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Woods that Won’t, by Pamela Alexander

April 23, 2009 by Reader's Connection

Slow Fire

This poem appears in Alexander’s collection Slow Fire.

The book was published by Ausable Press, and is now carried by Copper Canyon Press (www.coppercanyonpress.org). Copper Canyon has granted permission to reprint.

To those who feel that this is a winter poem, and that the library should only be featuring spring poems at this time, I say: Another person’s difficulties while seeking inspiration can be so inspiring. What could be springier?

 

 

 

 

Woods that Won’t

My house is depressed. It ate
too much, cupboards stuffed.
To set a good example I take
a walk, find tracks, imagine
the skinny legs of a deer.

I wear loud boots and clothing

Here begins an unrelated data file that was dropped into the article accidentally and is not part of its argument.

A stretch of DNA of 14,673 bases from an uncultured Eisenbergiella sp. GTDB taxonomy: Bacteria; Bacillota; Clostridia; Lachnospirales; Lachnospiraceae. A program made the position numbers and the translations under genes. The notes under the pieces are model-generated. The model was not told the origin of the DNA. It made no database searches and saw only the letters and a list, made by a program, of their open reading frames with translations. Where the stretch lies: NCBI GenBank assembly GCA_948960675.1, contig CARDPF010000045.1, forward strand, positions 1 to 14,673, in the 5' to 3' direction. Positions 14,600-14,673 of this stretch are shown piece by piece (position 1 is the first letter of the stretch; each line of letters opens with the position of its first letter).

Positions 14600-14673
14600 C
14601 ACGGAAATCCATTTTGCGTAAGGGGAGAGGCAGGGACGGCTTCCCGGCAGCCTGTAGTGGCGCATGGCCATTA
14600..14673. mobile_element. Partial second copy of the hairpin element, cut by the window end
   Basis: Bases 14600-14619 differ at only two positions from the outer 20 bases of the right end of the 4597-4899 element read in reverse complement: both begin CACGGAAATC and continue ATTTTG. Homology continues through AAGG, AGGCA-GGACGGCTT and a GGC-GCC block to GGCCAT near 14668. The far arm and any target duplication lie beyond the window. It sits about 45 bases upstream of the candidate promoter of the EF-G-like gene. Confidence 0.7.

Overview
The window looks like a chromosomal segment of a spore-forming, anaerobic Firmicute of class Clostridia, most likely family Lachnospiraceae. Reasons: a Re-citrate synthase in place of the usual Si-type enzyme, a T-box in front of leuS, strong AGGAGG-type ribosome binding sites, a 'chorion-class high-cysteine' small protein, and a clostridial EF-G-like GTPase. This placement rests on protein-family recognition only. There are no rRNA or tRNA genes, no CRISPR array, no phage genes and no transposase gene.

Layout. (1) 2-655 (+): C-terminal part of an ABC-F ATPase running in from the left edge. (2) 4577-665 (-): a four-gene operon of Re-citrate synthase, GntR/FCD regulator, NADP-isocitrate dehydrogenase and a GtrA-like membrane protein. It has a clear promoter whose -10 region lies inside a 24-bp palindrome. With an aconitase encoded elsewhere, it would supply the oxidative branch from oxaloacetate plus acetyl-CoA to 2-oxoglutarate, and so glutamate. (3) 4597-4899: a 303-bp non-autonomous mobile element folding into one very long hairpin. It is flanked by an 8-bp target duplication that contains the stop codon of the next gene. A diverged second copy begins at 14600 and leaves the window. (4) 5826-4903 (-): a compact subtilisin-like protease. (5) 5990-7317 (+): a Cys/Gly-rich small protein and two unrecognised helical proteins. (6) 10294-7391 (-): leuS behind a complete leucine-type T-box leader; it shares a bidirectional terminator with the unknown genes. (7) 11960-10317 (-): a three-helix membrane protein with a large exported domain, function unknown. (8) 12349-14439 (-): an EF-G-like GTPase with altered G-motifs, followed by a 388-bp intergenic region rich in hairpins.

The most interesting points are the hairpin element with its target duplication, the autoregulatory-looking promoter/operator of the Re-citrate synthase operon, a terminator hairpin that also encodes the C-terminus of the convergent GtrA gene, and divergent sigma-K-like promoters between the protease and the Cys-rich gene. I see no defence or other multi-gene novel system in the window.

made of words. My wisdom’s
small; I tuck it in a pocket. It grows
heavier with every step.

The crow flies in the middle
of itself. The crow is moving and still,
like a river that flows and holds
the color of sky and reeds.

No deer shows itself, nor
the bush on fire that is the fox,
nor the dull-eyed porcupine.
Peering at tracks, I see
even my present is past.

Only a dropped hat crouches
in the path. The hat says
Go home, furless one.

In the cold woods I say Quick! Be!
and am unchanged. I say See
and Now. They are the same word.
I remain mind on a stem, talk-talky.

The woods are closed. Will I go back
to the house, servant of my comfort,
and serve it? Acquire, arrange,
decorate? Oh my house will
be pleased. It will have me
in for dinner, will lower its shades
and prop a sprig of smoke
over its chimney pot.

I gather my wits in a heap
on the ground. They are
few. Under them I light a match.

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